The Petty Archives

On the scene: Petty's superpowered critique
By Debora Shaulis
Youngstown Vindicator - October 10, 2002

What's that draped across Tom Petty's shoulders -- Superman's cape?

It'll take super-human power to permeate the gray matter of members of the music industry, but that's what Petty and the Heartbreakers want to do with the new CD, "The Last DJ." Petty wrote every song, and no one escapes his X-ray vision -- not the money-grubbing record company executives (the focus of the cynical song "Joe"), the power-hungry radio station owners (the reason for the title track), the stars who allow their talent to be superseded by marketing strategies, nor the folks who sit in the most expensive concert seats.

A sample of Petty's lyrics from the song "Money Becomes King":

If you reach back in your memory
A little bell might ring
'Bout a time that once existed
When money wasn't king
If you stretch your imagination
I'll tell you all a tale
About a time when everything
Wasn't up for sale.

That would be the days before corporate support of artists, ballparks and concert spaces became so important that, in many cases, the sponsors get top billing on tours.

If you think Petty's criticism translates into boring, depressing music, think again. It's actually refreshing to listen to someone of Petty's stature bemoan the very things that irritate me about today's music scene.

Farm Aid
Exactly what bothers me came into focus last month during Farm Aid 2002 at Post-Gazette Pavilion near Pittsburgh. The goal: to use the power of music to remind consumers that the nation's family farmers are going hungry while trying to feed the rest of us. What could be more noble?

Still, I left the event more annoyed than inspired. Stars were plentiful, but statements of support were few and far between. What most performers sad during a preshow press conference were variations of the same theme (with co-founders Willie Nelson, John Mellencamp and Neil Young and alt-country singer Gillian Welch offering the most personal observations). Most of them spoke briefly, if at all, about farming during their short sets. It wasn't until Dave Matthews and Young took the stage that farmers' issues were discussed at any length.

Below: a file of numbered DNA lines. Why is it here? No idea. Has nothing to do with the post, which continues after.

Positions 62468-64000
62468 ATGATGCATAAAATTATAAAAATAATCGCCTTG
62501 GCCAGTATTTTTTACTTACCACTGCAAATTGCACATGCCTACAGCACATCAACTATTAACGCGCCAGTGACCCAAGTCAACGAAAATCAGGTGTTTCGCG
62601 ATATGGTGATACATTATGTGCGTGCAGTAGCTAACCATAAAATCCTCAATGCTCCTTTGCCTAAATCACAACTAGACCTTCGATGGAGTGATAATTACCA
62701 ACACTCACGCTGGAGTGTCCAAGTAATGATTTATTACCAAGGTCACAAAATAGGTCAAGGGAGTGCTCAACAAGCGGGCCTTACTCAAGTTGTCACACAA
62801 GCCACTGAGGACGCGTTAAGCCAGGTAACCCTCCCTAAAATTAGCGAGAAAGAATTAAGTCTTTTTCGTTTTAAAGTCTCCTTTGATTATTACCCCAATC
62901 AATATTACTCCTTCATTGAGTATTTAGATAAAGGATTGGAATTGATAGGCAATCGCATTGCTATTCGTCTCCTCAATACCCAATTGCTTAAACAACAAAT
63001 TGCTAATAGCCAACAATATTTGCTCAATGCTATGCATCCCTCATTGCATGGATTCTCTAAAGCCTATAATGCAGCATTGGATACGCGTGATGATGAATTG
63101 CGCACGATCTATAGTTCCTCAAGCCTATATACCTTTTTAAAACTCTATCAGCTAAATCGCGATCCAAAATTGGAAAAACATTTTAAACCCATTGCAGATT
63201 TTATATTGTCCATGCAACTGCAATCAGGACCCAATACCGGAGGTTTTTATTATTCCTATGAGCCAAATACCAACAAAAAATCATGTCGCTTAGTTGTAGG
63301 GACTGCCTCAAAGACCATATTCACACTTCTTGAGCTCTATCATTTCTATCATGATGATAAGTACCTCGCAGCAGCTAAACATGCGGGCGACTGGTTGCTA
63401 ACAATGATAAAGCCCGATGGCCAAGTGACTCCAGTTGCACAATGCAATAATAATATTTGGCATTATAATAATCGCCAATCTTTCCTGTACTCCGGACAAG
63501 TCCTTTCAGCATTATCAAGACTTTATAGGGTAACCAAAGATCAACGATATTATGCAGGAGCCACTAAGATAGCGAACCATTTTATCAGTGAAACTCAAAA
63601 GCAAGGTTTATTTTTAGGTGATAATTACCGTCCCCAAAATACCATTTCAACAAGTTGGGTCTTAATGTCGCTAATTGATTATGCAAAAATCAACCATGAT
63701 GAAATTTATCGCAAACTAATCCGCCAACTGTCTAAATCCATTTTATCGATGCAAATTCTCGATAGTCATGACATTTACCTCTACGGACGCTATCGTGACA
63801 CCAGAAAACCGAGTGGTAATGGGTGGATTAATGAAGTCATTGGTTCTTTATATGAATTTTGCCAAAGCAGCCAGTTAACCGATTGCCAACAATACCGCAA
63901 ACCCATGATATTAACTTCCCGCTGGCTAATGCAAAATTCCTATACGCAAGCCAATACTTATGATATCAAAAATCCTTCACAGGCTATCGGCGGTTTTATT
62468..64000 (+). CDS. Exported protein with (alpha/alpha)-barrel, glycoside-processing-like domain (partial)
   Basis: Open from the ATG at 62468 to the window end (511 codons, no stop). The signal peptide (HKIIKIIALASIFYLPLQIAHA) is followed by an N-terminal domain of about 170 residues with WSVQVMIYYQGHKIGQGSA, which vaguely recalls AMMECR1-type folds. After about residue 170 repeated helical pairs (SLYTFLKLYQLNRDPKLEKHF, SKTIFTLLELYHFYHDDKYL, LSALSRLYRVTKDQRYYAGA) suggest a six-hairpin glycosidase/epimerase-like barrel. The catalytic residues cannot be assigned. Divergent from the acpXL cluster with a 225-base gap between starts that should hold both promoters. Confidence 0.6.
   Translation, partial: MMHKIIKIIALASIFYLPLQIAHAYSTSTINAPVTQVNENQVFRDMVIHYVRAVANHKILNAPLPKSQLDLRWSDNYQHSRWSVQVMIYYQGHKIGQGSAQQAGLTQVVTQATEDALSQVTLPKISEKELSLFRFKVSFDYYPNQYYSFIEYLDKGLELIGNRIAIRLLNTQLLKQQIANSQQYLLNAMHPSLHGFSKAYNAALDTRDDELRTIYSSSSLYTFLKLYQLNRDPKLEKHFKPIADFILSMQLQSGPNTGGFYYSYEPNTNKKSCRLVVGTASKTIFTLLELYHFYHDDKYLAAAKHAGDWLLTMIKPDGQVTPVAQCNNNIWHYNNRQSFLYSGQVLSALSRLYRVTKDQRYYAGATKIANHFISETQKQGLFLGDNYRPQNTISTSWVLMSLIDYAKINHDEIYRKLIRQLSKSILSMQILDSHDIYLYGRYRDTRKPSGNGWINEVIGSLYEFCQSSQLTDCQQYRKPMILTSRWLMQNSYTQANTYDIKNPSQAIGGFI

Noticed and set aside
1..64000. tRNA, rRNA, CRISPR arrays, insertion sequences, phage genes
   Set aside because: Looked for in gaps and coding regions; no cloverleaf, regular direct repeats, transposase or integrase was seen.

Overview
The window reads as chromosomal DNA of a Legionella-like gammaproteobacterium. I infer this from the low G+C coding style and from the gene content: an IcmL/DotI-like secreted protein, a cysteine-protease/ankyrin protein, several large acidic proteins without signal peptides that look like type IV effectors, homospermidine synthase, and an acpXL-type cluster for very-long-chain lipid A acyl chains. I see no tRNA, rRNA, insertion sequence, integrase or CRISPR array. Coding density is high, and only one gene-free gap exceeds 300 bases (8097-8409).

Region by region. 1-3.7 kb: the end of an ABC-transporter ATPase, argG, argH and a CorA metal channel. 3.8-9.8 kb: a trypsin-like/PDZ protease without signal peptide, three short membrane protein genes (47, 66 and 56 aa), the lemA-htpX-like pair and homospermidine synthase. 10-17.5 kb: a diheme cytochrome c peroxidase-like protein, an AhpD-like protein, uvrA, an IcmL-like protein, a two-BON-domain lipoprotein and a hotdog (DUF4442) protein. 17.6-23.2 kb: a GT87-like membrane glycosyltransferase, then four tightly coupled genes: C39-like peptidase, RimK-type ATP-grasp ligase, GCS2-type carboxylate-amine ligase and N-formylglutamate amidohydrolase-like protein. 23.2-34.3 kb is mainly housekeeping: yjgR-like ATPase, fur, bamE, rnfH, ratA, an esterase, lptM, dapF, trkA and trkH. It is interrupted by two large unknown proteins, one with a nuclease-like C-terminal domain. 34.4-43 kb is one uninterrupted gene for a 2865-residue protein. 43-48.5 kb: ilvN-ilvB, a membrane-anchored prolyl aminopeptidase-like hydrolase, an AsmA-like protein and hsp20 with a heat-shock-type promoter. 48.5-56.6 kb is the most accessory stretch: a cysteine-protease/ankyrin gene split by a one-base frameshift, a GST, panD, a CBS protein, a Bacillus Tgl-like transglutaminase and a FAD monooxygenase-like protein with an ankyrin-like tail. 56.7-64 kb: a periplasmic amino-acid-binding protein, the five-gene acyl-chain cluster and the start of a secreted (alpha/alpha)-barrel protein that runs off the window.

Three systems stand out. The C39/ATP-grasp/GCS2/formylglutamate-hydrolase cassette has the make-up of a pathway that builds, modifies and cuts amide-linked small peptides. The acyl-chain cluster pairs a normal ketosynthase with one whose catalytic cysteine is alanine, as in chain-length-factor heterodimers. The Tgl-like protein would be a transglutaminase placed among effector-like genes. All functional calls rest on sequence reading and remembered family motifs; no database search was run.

Were these artists at Farm Aid simply because their managers thought it would be good exposure for them? After all, the show was sold out, CMT cable TV covered most of it live, and hundreds of journalists were on hand.

(Mind you, the stars did use their press conference time to demand that critics focus on the farmers, not on the performers' song lists or wardrobes.)

Crowd reactions
Did they think the audience would tire of the pro-farmer message after a while? That's a well-founded fear. I was jockeying for a better viewing position from the lawn during Young's superb set when a young woman walking behind me made the loud, somewhat slurred declaration that Yong had "been on this farm s--- all night." A female friend tried to tell her that the farmers' plight was the reason for the concert. "Yeah, but he's been on this farm s--- all night," Ms. Broken Record replied.

In so many ways, people treated Farm Aid as just another concert. There were scores of people who were slumped over picnic tables and curled into fetal positions on the grass; they had partied too hard. There was at least one fight on the lawn. For every walkway display about Farm Aid or farming, there were two more stands where you could buy jewelery or consultĀ  a fortuneteller. That's not counting the food concessions.

Yeah, I know. A benefit concert is still a concert, and people just want to have fun. I guess Neil Young should have written a melody to go with his "shop with a conscience" message.

Petty has put his point to music. Don't avoid it like kryptonite. "This record is dedicated to everyone who loves music just a little bit more than money," Petty wrote in the liner notes.

That's like choosing between the Hall of Justice and the Legion of Doom.